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Luigi Gussalli (1885–1950), engineer and inventor, was a pioneer of motor cars. He turned to astronautics in the 20’s, corresponding with world leaders in this field, such as Oberth and Goddard and exchanging with them theories on interplanetary flight and its prospects. He developed a special double-reaction engine, wrote extensively on multi-stage rockets and published two books on space travel. The first one, in 1923, described a space flight to the Moon, the second one, written in 1946, is even more astonishing in its theme: “Interplanetary travels by means of solar radiations”.
Gussalli was born in Bologna (Northern Italy) on Dec. 18, 1885. From his earliest years he evinced a knack for mechanical engineering, building as he was a teenager, mechanical toys, steam-engined model cars and real model aeroplanes capable of flight. Like many astronautic pioneers, he was a keen reader of Science Fiction literature and “in his backyard he experimented with the launching of rockets, single, multiple, loaded with ballast, registering their behaviour in flight, their ascent, more or less straight, and extracting theories from such observations” as his friend Luigi Rossetti reports. Judging engineering diplomas ‘too much theoretical and mathematical’, he studied physics at Pavia and later at the Glons-Lieges Polytechnic in Belgium where he became an industrial engineer. Around the same years he started patenting inventions on many kinds of transport. During an Air Show in Montechiari, he got acquainted with the most famous flyers of the time, such as Blériot and Ghedi, and took to motor racing. In 1915 he served in World War I as a car driver, and then moved on to the Testing Commission as an engineer.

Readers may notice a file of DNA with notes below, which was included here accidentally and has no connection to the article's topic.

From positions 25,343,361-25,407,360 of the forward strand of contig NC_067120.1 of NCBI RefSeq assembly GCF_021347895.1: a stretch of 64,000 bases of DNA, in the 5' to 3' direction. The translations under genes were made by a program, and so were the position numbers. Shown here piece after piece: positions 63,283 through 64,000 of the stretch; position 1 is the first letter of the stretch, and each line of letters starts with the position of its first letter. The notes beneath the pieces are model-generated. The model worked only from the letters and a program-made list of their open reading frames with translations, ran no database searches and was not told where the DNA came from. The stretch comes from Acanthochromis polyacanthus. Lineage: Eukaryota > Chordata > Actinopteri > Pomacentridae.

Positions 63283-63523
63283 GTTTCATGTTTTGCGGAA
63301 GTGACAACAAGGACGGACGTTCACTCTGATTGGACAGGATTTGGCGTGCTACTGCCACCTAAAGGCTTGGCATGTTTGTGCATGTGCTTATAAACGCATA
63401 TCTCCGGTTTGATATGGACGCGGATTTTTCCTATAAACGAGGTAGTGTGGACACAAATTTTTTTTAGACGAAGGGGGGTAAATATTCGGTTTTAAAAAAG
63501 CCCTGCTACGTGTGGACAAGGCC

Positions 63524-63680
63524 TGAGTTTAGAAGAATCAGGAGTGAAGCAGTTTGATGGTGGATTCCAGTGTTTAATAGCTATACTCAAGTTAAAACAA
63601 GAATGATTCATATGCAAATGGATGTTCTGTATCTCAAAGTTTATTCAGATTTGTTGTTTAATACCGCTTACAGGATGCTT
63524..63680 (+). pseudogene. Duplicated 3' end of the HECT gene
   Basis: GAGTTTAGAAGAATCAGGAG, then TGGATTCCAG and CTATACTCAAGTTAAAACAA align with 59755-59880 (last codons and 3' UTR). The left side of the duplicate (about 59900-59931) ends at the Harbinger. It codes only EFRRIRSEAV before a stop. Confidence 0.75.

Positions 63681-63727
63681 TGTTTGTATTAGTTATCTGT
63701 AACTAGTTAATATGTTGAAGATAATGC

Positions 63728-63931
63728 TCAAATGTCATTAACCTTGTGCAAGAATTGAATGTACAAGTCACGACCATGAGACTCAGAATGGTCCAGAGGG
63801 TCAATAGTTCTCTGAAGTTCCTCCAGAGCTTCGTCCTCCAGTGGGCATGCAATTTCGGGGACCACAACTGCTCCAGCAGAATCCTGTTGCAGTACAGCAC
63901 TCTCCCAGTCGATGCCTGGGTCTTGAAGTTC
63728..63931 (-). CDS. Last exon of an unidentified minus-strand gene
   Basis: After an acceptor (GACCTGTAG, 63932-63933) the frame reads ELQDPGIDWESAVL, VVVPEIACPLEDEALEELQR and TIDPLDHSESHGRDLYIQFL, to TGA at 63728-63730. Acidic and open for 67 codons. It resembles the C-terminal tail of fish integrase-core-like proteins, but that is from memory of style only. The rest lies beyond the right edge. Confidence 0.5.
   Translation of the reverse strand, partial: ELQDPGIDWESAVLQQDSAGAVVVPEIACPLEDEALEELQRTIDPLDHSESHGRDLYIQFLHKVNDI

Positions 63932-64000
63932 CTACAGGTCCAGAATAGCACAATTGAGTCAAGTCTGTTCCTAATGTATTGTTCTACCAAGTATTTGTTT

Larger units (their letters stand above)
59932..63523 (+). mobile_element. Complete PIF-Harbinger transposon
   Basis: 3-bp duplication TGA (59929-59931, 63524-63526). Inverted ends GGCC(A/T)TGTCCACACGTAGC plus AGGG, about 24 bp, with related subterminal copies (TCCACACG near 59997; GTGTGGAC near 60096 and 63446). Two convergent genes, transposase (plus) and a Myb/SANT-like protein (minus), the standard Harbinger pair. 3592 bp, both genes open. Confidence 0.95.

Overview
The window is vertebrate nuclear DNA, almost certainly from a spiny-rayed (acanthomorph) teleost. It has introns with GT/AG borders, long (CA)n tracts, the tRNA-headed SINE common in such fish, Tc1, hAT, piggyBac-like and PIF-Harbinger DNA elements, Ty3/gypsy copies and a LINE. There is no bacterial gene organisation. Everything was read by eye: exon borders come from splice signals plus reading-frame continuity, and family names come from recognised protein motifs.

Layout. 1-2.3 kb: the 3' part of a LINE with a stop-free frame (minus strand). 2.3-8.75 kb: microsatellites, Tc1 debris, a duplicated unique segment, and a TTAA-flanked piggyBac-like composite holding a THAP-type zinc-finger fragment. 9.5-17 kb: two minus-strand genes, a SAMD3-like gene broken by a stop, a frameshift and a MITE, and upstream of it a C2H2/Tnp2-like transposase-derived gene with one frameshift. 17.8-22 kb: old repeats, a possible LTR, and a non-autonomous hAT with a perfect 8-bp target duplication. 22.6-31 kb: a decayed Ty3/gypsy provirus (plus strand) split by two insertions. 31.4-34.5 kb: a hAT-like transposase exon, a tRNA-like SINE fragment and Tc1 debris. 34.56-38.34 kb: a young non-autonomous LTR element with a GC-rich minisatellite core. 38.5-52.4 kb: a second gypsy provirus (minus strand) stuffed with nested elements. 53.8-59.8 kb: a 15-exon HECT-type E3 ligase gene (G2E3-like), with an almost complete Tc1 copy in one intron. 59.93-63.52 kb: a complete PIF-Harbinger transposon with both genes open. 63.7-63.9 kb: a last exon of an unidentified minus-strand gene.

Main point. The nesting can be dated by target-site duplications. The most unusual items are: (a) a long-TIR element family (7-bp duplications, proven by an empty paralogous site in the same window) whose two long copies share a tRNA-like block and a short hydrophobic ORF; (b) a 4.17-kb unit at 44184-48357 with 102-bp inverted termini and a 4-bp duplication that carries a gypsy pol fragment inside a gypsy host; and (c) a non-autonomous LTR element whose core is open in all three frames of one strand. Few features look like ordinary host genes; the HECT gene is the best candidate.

After World War I he devoted himself entirely to his inventions. In 1923, his book, "Can We Attempt a Space Journey to the Moon?" stirred quite an interest in the media which start comparing his experiences in rocketry to those of the USA scientist Goddard and the French Esnault-Pelterie. In 1930, at the 19th Convention of the Italian Society for the Progress of Sciences, he read his paper on 'Astronautics and Jet Propulsion' and suggested awarding an International Prize for Astronautical Altitude to foster enthusiasm 'towards Astronautics, so little known in Italy'. His suggestion was vetoed by the Scientific Committee of the Convention. The years between the two World Wars were to see an increasingly hostile relationship between Gussalli and the academic world and state institutions: he would often accuse the many scientific committees of shortsightedness, apathy and lack of intuition. These were also the years in which he was in regular correspondence with Goddard and Oberth. In 1941 he published his second book, 'Jet Propulsion for Astronautics: Reduction of Fuel Consumption Makes Possible Human Navigation in Space' or… Makes Space Exploration a Reality?', suggesting the use of a 'solar engine' as an auxiliary motor. Then he drew plans for a stratospheric airship. Between 1942 and the end of World War II he wrote his last book: 'Interplanetary Travel through Solar Radiations: a Fuel-Free Propulsion System (that needs no fuel) is the Key to Interplanetary Travel'. The book was published in 1946, both in Italian and English, drawing more attention abroad than in Italy. His last writing dates from June 1949. He addressed a letter to the Italian National Center for Research, the historical Accademia dei Lincei and the Italian Society for the Progress of Sciences, underlining analogies between his writings and the experiments being performed in the USA at the time on multiple-stage rockets, spaceships spinning on their axes to create artificial gravity and the development of a solar engine to power spacecraft. This letter, which is regarded as his last will and testament, in scientific terms, ends on a sour note, with him blaming the Italian scientific milieu for its disinterest in his theories. He died on June 23, 1950, at Barbano di Salo' in Northern Italy.